I was eight years old. Do you think anything that happened that day meant anything to me? No, not at the time. But that single day has changed my life.
It was a month into my third grade year, and I was in love. I had managed to escape the teachers I had wanted to avoid, I had special privileges in the library, and I was being entered into the gifted program. What could be better for a third grader?
We had just finished our lesson on multiplication tables when my school guidance counselor entered the classroom crying.
"Turn on your television, Linda." My teacher promptly turned on her set-a large, boxy number mounted on the wall-and immediately understood. She was unable to speak; she only placed her hand over her open mouth and soundlessly cried.
I ignored my work, choosing instead to watch the disaster occurring in an unimaginable place. I was disconnected from the events, just as I assume my other classmates were. We hadn't a clue where it was taking place, or even the gravity of the situation. We simply watched the second plane hit and the towers fall as if it were our usual Saturday morning cartoons. We had no idea that there were people in those planes or towers or streets. We had no idea that lives were being lost. We didn't know that day would follow us for the rest of our lives, transforming our country, our world.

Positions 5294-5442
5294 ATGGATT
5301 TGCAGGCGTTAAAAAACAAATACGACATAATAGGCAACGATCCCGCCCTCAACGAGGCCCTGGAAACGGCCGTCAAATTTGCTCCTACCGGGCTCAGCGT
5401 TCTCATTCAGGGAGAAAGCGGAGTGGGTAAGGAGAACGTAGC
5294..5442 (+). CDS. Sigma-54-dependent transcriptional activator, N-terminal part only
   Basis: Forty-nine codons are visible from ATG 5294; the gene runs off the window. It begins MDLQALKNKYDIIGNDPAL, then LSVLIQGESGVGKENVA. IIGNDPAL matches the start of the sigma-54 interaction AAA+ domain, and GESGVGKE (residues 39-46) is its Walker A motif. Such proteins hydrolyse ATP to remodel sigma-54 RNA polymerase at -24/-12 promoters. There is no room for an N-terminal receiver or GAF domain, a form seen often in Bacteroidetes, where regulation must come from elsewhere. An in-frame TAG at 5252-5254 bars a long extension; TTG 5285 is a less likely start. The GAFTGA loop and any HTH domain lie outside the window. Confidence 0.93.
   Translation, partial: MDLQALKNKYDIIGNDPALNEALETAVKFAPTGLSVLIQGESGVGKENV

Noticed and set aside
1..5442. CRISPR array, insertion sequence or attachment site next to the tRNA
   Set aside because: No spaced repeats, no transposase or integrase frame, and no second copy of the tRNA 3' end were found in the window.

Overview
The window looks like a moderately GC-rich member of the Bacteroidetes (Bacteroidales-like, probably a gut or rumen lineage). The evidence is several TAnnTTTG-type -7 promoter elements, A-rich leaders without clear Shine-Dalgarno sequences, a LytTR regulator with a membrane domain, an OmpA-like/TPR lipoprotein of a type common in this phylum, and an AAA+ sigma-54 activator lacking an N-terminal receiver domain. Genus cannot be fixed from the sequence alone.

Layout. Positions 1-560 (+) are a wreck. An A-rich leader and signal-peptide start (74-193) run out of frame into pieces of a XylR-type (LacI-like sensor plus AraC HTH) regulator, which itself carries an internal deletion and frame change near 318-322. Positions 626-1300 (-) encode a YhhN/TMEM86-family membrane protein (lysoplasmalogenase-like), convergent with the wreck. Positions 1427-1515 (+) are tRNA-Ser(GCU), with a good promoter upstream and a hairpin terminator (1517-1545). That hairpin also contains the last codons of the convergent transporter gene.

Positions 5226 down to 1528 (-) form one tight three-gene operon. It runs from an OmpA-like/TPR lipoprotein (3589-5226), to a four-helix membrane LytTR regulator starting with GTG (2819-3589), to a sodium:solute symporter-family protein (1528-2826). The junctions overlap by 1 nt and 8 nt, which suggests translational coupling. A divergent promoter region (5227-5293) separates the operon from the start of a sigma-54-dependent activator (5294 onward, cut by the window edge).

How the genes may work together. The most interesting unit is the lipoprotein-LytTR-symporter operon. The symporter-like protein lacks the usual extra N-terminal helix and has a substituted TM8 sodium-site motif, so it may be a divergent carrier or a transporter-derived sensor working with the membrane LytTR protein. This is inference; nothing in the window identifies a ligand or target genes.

Then, our principal came in, announcing that our school was on lock down. We were to remain in our classrooms and no one was to leave the school; They feared an attack on Oak Ridge, the near-by nuclear facility that developed the Manhattan Project, or the first atomic bomb. Mrs. Branham truned off the television and we resumed our work.
I don't remember much of what happened after that time; it held little significance. I do, however, remember the side effects of the attacks.
Four years after the event, my seventh grade class took a week-long trip to New York. We did many things, but that which I remember the most was when we went and viewed the September 11, 2001, memorial. I read the names of all those lost in the tragedy, I saw just how many people lost their lives. And I cried. We all cried. We cried for those that died, we cried for their families, we cried for the armed forces that were deployed after the attack, we cried for those in the Middle East who are still feeling the effect of those extremist groups, we cried for our ignorance, we cried for the world, we cried for ourselves.
And I still find myself crying for those who committed the attacks and the hate that they were capable of.